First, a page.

This is a tricky topic because many libraries responded differently to the most recent emergency, the COVID-19 pandemic. My own library made a decision to be closed to the public (providing curbside services and some virtual programming) for much of the past winter (November – April) which had a devastating effect on people who were less able to interact with the library using technological methods. While the library is often seen as a destination for getting access to resources (i.e. you want to learn about fishing we’ll help you find resources about fishing, we will not, personally, teach you to fish) with technology sometimes we did have to get to the “teach a person to fish” level because, similar to Drop-In Times in the past, if someone couldn’t use Zoom, they couldn’t attend a library program. So my role shifted to someone who would help people practice using technology so that they would be ready to use it for the thing they wanted to use it for.
So, for example, a woman in my community wanted to attend her granddaughter’s Zoom violin recital but was concerned that she wouldn’t be able to use the tools properly. We practiced Zooming (me from my home, her from her home) and practiced turning the camera and the microphone on and off, entering and leaving a Zoom room, using the chat feature. I also did this with people who needed to send an email with an attachment, or open an attachment that was sent to them. They could practice by emailing with me. Many people do not have people to practice with, or not someone they feel comfortable being vulnerable with. The library can be, again, a trusted source of skill building so that people can access the tools they need to live their lives.
In short: people who had some level of technological competency or support networks for technology set up before the pandemic fared better than people who did not. While access to a computer and internet are and continue to be important, many people in Vermont, digitally divided people in particular, primarily interact with the online world via their phones. This can be social media interactions, or even things like preparing a resume, writing a document or applying for a job. Historically it hasn’t been a library’s role to help a library patron with a phone issue. However, since phones are becoming more ubiquitous and also the method through which people are going online to access resources and information, libraries have had to shift to being able to help with these devices. This can even include things like figuring out a patron’s phone plan to determine why they can’t do a thing they are trying to do online. It’s complex and sometimes time-consuming but an absolutely essential role for libraries in rural communities where people lack other options.
Even though this is not on the topic of technology I’ll mention specifically that every library in the state that I have been to has a book/media collection that is more diverse than its population. In a state with a lot of class diversity but very little racial diversity, I think this is a crucial part of the role libraries fill for their communities.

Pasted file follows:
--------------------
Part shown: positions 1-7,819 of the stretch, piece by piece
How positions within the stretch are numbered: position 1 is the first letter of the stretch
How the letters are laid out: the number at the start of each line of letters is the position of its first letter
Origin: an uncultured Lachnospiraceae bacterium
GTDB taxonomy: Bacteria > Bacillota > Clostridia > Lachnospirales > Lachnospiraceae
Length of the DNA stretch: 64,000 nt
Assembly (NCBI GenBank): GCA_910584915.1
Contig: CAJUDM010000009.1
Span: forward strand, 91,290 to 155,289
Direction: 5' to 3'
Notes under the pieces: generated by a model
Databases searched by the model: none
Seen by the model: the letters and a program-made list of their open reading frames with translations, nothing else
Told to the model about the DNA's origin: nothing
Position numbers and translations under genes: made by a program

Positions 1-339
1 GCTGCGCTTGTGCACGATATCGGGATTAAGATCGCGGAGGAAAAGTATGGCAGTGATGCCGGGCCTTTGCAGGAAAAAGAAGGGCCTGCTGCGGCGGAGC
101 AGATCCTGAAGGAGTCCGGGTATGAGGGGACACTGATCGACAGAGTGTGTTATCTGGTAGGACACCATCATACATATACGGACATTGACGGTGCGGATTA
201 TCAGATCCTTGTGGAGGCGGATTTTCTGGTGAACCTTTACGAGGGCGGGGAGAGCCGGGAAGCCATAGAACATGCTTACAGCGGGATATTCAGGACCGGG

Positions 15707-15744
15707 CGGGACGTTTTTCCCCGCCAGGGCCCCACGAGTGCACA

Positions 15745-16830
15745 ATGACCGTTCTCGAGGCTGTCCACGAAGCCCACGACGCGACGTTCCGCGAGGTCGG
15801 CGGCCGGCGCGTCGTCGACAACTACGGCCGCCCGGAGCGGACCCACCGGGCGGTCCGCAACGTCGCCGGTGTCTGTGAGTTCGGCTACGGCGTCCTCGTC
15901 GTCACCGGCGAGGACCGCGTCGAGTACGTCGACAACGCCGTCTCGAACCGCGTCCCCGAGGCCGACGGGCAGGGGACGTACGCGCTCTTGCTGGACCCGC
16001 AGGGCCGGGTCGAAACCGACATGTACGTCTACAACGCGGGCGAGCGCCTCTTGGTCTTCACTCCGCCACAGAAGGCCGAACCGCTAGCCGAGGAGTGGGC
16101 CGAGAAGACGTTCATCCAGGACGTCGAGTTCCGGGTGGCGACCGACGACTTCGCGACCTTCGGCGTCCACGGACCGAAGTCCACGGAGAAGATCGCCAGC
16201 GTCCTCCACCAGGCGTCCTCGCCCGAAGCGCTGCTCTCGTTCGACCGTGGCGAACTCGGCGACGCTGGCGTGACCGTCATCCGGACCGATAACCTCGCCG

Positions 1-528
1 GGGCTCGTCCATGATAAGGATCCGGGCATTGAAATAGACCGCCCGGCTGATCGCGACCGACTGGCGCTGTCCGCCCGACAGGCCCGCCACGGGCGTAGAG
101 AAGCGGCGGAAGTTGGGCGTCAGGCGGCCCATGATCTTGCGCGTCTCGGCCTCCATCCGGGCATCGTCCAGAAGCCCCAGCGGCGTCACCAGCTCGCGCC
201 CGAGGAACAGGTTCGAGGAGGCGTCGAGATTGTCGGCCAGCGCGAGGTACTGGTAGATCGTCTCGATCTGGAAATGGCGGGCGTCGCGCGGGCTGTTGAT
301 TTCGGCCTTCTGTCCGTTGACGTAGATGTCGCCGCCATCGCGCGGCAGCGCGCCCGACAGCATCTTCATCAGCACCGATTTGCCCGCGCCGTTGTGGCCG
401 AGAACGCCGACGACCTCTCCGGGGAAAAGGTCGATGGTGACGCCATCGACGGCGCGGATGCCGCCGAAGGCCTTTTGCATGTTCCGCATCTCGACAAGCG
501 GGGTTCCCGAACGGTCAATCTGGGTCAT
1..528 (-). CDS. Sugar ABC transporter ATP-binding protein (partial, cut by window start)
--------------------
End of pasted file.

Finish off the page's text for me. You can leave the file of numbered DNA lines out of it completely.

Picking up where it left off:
The impact of the COVID-19 pandemic on library operations and services
We were exceptionally lucky in this state that our State Department of Libraries took a leadership role early on in the COVID-19 pandemic. Libraries were often adrift and trying to serve their communities as well as possible. VTLib helped by distributing PPE and administering grants for other durable equipment (air filters, plastic dividers, teleconferencing equipment, additional wifi nodes) but also being a calm and caring institution which collected and shared statistics and stories of how other libraries were, and are, managing the crisis.
Libraries which had to close early on in the pandemic learned new skills, offering not just curbside book lending, but things like curbside printing, which is essential in communities with no local printing options. They expanded their wifi services to extend outside of the building and created outdoor spaces where people could access the internet. They found ways to do contactless or socially distant programming.
But not all libraries engaged with these options equally. I did some online programming for one library in a small community which was doing its first online programming in February of 2021, considerably late in the game. Many of our public libraries interact and exchange information and ideas using mailing lists offered by VTLib or the Vermont Library Association and libraries that were not using these tools would get further isolated.
As someone who is not only comfortable but enthusiastic about using technology, trying to figure out ways to make using technology a genuine option for not just these libraries but also their communities has been one of the challenges that the Vermont Library Association has been trying to address in the past few years.
In conclusion, my concerns about technology relative to the status of Vermont libraries is primarily in making sure that Vermont’s library patrons have equitable access to not just the internet and technology-enabled devices but also to trusted and trained staff who see the library’s role of providing access to information extending into the digital realm.
A complete list of libraries I have worked at, with, or for, in Vermont
Aldrich Library, Barre
Baxter Library, Sharon
Bethel Library, Bethel
Bradford Public Library, Bradford
Brooks Library, Brattleboro
Calef Library, Washington
Carpenter-Carse Library, Hinesburg
Charlotte Public Library, Charlotte
Chelsea Public Library, Chelsea
Goodrich Public Library, Newport
Hartland Public Library, Hartland
Kimball Library, Randolph
Peacham Library, Peacham
Pittsfield Library, Pittsfield
Rochester Library, Rochester
Rockingham Free Public Library, Bellows Falls
Roxbury Free Library, Roxbury
Royalton Library, Royalton
Rutland Free Library, Rutland
Starksboro Library, Starksboro
Tunbridge Library, Tunbridge
Williamstown Library, Williamstown
Windsor Library, Windsor